Data Mining, Predictive Analytics and Markets of 1
Two articles made me think about the application of enterprise decision management, EDM, in the world of customer experience. First, I saw the one Jeff Kaplan wrote - "Data Mining as a Service: The Prediction is Not in the Box". Jeff asked the relevant question very early on:
"Why were there so many failed enterprise customer relationship management (CRM) implementations? "
and he went on to suggest that the use of predictive analytics (see my FAQ) should be pat of the solution. He then assets that:
"The key challenge that packaged predictive analytics software has not been able to crack is how to extract knowledge from data quickly and put it into the hands of marketers to make better, more informed decisions"
Here I have to disagree with him slightly - it is just not about putting knowledge in the hands of marketers so they can make better decisions, it is about putting "knowledge" into those failed CRM implementations so that the systems can make better decisions. This requires more than just a focus on predictive analytics - it requires a focus on automating, managing and improving decisions or EDM. Jeff's outline for applying predictive analytics is a good one, however, in particular as he correctly identifies need to focus on the problem first and then gather and analyze the data (as distinct from the approach often taken of collecting data and hoping something can be discovered from it). I would add a couple of things to his outline:
- You need to focus on the decisions you want to improve - cross-sell offer, home page design, call routing or whatever - as this gives you the problem statement you need
- You need business rules not just analytics. There are rules derived from policy, from regulations, from experience or even managed directly by customers that must be considered. A decision is a great place to gring the rules and analytics you need together.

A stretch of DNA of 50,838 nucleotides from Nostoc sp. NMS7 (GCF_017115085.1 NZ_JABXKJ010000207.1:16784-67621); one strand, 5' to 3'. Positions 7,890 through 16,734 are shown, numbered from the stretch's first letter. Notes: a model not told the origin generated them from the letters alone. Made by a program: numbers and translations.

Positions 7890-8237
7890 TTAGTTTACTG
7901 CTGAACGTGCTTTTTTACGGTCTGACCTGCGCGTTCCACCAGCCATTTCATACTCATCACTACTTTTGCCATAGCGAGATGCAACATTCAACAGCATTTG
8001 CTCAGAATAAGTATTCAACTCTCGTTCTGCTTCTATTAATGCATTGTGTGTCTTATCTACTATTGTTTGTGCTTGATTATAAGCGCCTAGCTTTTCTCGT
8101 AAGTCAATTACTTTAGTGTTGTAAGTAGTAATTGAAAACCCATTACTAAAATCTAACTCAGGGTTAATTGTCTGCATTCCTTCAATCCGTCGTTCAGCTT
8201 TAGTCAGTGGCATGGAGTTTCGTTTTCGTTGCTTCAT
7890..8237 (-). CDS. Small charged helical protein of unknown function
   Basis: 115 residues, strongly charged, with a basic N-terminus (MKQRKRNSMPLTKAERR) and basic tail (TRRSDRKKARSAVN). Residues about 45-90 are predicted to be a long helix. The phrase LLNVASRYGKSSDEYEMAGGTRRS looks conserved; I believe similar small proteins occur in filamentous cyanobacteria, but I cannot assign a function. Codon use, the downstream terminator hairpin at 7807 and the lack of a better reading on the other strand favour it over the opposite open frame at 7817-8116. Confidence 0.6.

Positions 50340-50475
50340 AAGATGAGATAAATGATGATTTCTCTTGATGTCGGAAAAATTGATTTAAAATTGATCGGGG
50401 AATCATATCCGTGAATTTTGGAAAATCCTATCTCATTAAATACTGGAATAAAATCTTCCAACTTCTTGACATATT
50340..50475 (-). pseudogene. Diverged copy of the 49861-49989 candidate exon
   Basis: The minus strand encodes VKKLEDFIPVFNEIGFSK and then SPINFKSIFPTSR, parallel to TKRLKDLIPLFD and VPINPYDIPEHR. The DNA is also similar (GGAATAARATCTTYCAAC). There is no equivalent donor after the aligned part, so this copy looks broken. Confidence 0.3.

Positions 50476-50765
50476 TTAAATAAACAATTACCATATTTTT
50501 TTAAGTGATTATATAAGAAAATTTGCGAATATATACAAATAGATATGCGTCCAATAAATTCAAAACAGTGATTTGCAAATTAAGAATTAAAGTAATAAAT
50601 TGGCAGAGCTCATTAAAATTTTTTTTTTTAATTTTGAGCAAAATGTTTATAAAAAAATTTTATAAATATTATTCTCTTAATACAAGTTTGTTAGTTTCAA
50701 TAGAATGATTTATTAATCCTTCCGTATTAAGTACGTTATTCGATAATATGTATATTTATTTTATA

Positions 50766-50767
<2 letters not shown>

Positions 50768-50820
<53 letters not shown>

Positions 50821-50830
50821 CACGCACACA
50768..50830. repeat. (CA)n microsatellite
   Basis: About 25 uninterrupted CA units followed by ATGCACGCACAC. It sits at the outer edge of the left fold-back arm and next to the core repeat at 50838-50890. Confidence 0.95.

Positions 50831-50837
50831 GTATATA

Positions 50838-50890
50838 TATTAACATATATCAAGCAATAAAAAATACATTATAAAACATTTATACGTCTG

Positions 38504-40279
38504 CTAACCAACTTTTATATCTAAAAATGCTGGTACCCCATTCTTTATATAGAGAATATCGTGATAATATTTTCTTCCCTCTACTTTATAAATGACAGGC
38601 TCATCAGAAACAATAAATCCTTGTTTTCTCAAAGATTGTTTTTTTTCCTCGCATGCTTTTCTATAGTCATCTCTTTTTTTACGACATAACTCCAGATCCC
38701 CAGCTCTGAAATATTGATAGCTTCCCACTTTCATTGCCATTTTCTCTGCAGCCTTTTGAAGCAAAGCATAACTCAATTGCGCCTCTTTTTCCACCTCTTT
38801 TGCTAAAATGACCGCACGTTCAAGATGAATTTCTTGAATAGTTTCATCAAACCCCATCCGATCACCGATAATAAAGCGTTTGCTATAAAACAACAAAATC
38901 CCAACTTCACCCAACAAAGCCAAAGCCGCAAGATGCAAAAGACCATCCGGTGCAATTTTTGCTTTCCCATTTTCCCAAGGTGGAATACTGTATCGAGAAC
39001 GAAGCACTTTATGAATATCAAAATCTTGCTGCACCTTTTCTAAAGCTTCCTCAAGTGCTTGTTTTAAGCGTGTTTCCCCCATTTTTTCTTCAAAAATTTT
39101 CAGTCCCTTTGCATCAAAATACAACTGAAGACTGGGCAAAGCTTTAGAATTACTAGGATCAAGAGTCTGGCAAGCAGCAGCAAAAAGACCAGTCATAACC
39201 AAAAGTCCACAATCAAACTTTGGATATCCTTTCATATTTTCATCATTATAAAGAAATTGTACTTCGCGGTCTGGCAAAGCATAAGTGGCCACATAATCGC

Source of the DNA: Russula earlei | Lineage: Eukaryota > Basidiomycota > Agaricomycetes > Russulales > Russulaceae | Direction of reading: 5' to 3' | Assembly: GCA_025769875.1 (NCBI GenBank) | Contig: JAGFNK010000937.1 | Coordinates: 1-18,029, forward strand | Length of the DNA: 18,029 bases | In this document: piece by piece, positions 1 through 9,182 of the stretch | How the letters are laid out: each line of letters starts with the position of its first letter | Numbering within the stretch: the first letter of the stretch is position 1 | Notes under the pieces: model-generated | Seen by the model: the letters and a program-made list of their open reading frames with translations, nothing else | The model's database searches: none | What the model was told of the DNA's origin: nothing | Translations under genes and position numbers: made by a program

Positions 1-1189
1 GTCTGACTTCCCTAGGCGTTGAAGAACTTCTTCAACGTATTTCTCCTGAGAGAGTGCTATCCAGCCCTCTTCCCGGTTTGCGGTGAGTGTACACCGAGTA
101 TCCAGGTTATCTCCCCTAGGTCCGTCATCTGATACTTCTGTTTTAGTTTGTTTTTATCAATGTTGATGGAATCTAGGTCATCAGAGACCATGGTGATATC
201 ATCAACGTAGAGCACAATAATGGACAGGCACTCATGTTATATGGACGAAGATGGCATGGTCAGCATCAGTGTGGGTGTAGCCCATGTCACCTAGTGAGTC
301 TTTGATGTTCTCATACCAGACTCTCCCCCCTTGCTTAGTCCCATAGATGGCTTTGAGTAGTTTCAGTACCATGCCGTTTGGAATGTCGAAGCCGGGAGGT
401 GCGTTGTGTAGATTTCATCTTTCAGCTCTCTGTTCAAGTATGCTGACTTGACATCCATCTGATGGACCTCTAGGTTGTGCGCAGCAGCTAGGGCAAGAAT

- When you get into the automation of decisions you need adaptive control to manage your experimentation and testing and to ensure that you can act on the results you get. This boils down to a software architecture to let you do in your system what your analysts would do in their heads or with Excel - compare approaches, analyze them for success, continually improve.
You should read the article as it makes some great points about predictive analytics and the challenges in using them, especially for the first time. Moving on, the second article was by Rob Walker of Chordiant - Next-Best-Action Marketing: Creating the Segment of One. My favorite quote from this one was:
"combine predictive models that were once the province of statisticians with a completely new breed of user-oriented business rules that can significantly improve the customer interaction experience"
Wow - sounds like EDM to me :-) Actually my friends at Chordiant call it "Chordiant Decision Management" and are focused more singularly on customer experience decisions but hey, close enough. I have already blogged this week about using EDM to meet CRM challenges and use what you know about your customers and interestingly enough Analytics + CRM = Happiness was one of my first posts on the blog - clearly this is a topic that comes up a lot. Rob's article was very informative, and well worth a read, as he (like me) is focused on a "corporate decisioning hub" for delivering decisions hither and yon (check out this article for my POV as written up in The business rules revolution). Building a customer intent driven organizations takes this kind of ruthless focus on customer treatment decisions as being customer-centric means being decision-centric. Such a focus allows you to deliver extreme personalization and markets of 1 and 1:1 communication with scale. Using analytics to segment customers and rules and more analytics to target them very precisely helps increase customer loyalty and perhaps recreate the feel of "the corner store". It also allows you to survive in a Long Tail world with both hits and niches. I have written before about both EDM and Customer Centricity and The "Best Next Action" as well as about the experience of a Fair Isaac customer - Customer Centricity in Action: Best Buy.
If you don't want to read all those blog postings, you could buy and read Smart (Enough) Systems - the book I wrote with Neil Raden - as this is exactly the kind of situation that demands smarter (CRM) systems. Other books you might enjoy on this topic include Chocolates on the Pillow Aren't Enough (a great book on customer service), Competing on Analytics (a good introduction to the power of being an analytic competitor), Berry and Linoff's classic Data Mining Techniques and (for those of you focused on lots of niches for your products). The Long Tail.
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